Document Type


Publication Date

Summer 8-31-1985


apparent interactions, community, ecology, interactions, models, theory


Philosophy of Science | Population Biology


The primary aim of this working paper is to challenge theoretical ecologists to clarify the intended status of any simple model that they use. If we restrict our attention to a subcommunity and treat it as if it were the full community, we need to invoke apparent interactions that incorporate the effects of unspecified or hidden variables as well as direct interactions. This position resembles that of previous discussions of apparent competition (Holt 1977), indirect effects (Lawlor 1979), and ecological abstraction (Schaffer 1981), but my definition of apparent interactions differs from those stated or implied by these authors. I advance a method for calculating apparent interactions that incorporates the effects of hidden variables in a way that most closely generates the observed population trajectories. My method shows the apparent attractions can be counterintuitive, which points to some fundamental ambiguities in theoretical ecology. These ambiguities arise if we use simple models, that is, ones with few components, when we are actually concerned with naturally variable observations drawn from systems with more components than we have explicitly modeled. We need to clarify whether we intend simple models to represent the processes that generated those observations, or whether they are merely redescriptions or summaries of those observations or, a third possibility, whether they are mathematical systems which are used to suggest how ecological systems might operate.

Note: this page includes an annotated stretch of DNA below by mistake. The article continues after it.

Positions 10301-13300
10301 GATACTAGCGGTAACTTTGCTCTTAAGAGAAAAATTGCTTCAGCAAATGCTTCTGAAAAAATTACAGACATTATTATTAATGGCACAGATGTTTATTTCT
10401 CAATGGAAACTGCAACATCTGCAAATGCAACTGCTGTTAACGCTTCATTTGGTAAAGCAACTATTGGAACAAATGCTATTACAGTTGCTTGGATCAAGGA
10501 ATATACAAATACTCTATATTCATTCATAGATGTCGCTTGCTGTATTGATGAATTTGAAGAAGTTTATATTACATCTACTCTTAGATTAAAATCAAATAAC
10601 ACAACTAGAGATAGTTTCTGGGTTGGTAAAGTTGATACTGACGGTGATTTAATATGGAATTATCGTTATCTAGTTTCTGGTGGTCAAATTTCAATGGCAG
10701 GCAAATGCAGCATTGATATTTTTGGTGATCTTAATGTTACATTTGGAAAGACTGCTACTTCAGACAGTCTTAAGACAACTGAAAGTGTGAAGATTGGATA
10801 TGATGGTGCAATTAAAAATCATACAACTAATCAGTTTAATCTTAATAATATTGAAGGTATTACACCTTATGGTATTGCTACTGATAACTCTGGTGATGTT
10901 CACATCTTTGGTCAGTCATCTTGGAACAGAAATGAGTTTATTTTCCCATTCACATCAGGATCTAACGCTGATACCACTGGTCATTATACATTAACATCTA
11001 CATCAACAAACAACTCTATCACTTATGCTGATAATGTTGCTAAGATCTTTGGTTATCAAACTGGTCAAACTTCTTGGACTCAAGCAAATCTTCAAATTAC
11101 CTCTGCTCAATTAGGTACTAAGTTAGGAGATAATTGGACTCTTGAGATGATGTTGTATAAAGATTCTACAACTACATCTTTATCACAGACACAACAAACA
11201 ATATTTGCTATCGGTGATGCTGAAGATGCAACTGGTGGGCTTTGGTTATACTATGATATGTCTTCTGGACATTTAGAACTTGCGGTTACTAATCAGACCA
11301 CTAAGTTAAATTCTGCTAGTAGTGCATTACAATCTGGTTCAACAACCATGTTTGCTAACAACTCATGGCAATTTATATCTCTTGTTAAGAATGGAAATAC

Original source: Pages 119-177 in "Construction and turnover in multispecies communities: A critique of approaches to ecological complexity," Ph.D. Dissertation, Harvard University, 1985

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Creative Commons Attribution 4.0 International License
This work is licensed under a Creative Commons Attribution 4.0 International License.



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